From prostate-specific antigen (PSA) to precursor PSA (proPSA) isoforms: a review of the emerging role of proPSAs in the detection and management of early prostate cancer.
Despite the popularity of PSA blood testing for prostate cancer, there are a number of important limitations of this popular serum marker including the limited ability to accurately distinguish patients with and without prostate cancer and those who harbour an aggressive form of the disease. This is especially true when the total PSA is <10 ng/mL. Thus, significant efforts have been placed to find new serum markers that can help overcome these limitations. In this review article, we discuss the emerging role of the various precursor forms of PSA (proPSAs), with a special emphasis on [-2]proPSA in the detecion and management of early prostate cancer. The clinical utility of Prostate Health Index (phi) is also discussed. Despite the overall success of prostate-specific antigen (PSA) blood test, its use as a serum marker for prostate cancer has been limited due to the lack of specificity, especially in men presenting with a total PSA (tPSA) level of <10 ng/mL. PSA testing has also resulted in an increase in the number of patients being diagnosed with low-grade, potentially clinically insignificant prostate cancer. There is therefore an urgent need for new markers that can accurately detect as well as differentiate patients with aggressive vs unaggressive prostate cancer. In this review, we discuss the emerging role of precursor forms of PSA (proPSAs) and the Prostate Health Index (phi) measurement in the detection and management of early stage prostate cancer. A literature search was conducted using PubMed® to identify key studies. Studies to date suggest that [-2]proPSA, a truncated form of proPSA is the most cancer-specific form of all, being preferentially expressed in cancerous prostatic epithelium and being significantly elevated in serum of men with prostate cancer. There is evidence to suggest that %[-2]proPSA measurement ([-2]proPSA/free PSA [fPSA] × 100) improves the specificity of both tPSA and fPSA in detecting prostate cancer. phi incorporating [-2]proPSA, fPSA and tPSA measurements has also yielded promising results and appears superior to tPSA and fPSA in predicting those patients with prostate cancer. Increased phi levels also seem to preferentially detect patients harbouring more aggressive disease. Further studies in the form of large, multicentre, prospective trials with detailed health economic analyses are required to evaluate the true clinical applicability of these novel markers.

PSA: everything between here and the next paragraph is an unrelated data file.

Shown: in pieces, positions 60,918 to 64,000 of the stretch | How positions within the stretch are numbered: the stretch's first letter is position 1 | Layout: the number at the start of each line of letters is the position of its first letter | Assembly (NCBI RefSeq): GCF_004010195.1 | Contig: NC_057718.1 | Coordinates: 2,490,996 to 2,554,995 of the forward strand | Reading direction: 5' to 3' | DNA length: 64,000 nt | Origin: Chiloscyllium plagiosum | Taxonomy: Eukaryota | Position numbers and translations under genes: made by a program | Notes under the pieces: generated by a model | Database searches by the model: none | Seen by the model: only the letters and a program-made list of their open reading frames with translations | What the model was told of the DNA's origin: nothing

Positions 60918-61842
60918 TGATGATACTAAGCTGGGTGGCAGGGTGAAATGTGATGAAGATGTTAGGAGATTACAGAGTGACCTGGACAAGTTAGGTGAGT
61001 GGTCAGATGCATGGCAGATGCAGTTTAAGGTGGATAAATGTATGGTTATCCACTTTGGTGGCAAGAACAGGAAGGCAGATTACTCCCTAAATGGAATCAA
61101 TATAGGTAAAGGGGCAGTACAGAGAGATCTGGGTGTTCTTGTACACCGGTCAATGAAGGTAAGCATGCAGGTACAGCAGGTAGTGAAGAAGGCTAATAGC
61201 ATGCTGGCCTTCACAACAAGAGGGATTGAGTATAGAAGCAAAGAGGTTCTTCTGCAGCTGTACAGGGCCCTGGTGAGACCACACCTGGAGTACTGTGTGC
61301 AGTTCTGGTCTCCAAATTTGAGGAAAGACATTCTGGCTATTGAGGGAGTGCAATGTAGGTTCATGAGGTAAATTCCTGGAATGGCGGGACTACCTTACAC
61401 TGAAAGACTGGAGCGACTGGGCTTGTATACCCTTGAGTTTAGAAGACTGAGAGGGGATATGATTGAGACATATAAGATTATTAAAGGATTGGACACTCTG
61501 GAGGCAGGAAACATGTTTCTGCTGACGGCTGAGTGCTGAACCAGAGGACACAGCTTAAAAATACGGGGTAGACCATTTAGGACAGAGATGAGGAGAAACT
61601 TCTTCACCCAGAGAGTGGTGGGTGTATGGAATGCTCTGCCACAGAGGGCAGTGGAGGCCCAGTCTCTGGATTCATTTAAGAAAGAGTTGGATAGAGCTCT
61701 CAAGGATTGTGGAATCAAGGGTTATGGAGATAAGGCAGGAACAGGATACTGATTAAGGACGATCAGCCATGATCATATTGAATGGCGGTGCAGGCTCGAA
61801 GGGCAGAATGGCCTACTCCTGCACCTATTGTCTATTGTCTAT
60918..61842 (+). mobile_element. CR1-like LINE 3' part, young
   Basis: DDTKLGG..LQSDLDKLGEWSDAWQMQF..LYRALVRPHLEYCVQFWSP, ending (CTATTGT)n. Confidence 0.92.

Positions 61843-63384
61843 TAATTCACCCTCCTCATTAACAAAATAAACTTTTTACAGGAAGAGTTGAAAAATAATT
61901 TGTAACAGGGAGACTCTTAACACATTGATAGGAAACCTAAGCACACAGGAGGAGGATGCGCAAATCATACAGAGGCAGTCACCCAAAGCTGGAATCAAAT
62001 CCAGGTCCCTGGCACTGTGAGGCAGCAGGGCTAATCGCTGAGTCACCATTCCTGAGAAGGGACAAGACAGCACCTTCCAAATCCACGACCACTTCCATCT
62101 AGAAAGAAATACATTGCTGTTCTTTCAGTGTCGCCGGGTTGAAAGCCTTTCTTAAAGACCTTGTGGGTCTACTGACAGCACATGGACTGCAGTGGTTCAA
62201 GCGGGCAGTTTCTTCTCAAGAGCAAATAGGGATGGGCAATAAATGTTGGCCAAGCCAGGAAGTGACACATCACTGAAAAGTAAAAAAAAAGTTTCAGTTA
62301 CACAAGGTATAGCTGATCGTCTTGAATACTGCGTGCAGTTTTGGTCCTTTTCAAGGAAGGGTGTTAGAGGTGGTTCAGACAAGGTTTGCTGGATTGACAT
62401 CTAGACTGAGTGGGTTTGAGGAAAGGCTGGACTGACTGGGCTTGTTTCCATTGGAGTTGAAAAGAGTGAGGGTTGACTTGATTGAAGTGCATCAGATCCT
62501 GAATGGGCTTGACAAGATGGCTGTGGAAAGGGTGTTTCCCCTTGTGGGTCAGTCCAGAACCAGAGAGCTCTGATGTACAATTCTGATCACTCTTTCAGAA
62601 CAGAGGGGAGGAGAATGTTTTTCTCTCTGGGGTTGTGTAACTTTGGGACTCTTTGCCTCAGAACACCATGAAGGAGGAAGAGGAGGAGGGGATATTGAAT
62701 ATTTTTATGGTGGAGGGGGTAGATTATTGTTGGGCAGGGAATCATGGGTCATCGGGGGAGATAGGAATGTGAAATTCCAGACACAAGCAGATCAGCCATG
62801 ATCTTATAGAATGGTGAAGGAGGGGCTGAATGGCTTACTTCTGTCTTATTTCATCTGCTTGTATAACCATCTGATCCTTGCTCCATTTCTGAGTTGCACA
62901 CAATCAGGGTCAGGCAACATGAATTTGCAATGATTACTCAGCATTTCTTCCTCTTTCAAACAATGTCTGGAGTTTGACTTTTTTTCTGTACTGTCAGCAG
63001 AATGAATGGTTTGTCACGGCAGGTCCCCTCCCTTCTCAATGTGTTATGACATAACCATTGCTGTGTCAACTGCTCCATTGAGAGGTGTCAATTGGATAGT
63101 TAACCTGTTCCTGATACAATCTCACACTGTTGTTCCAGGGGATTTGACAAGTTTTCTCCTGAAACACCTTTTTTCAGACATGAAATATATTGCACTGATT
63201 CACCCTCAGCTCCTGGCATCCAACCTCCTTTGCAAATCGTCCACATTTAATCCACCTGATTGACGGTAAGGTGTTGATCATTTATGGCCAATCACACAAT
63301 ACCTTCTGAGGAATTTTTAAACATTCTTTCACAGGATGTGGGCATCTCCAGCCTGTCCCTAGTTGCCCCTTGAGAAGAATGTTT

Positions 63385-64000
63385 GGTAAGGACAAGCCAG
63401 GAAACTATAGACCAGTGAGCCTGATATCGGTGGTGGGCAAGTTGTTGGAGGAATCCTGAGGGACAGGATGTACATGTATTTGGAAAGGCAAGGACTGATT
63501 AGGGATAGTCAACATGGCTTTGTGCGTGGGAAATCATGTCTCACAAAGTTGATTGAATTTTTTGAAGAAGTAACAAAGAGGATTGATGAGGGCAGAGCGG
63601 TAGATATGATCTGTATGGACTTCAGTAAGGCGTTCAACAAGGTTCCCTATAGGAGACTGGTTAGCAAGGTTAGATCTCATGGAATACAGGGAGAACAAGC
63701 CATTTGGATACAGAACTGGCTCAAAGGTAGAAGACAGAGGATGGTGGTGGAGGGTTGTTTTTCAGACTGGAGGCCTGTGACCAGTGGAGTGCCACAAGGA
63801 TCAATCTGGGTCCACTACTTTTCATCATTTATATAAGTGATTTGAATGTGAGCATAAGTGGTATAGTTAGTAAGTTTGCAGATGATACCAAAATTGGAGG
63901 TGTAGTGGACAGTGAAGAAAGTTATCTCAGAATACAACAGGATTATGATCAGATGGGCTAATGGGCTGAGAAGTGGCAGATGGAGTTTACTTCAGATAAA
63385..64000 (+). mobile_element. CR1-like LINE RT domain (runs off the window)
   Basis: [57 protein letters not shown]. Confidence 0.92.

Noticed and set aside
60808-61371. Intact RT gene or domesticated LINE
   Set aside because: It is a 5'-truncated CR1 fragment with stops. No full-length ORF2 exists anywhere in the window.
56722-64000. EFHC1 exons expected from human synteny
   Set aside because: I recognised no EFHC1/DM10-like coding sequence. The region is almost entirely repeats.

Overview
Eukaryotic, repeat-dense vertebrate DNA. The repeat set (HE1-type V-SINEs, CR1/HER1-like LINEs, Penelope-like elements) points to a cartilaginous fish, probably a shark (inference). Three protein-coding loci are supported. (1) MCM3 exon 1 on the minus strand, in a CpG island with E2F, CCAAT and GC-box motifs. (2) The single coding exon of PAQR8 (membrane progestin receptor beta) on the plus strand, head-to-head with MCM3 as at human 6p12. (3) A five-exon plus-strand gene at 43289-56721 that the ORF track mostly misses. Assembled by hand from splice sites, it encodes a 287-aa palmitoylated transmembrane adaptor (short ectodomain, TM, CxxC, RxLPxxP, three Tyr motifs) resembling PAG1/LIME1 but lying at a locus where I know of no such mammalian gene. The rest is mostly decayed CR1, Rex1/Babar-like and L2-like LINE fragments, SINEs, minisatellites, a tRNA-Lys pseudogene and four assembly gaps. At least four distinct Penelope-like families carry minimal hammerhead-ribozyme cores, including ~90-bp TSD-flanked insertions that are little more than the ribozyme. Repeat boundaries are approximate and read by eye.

The following biomarkers make reference to this publication:
- Blanchet JS
- Hori S
- McLoughlin J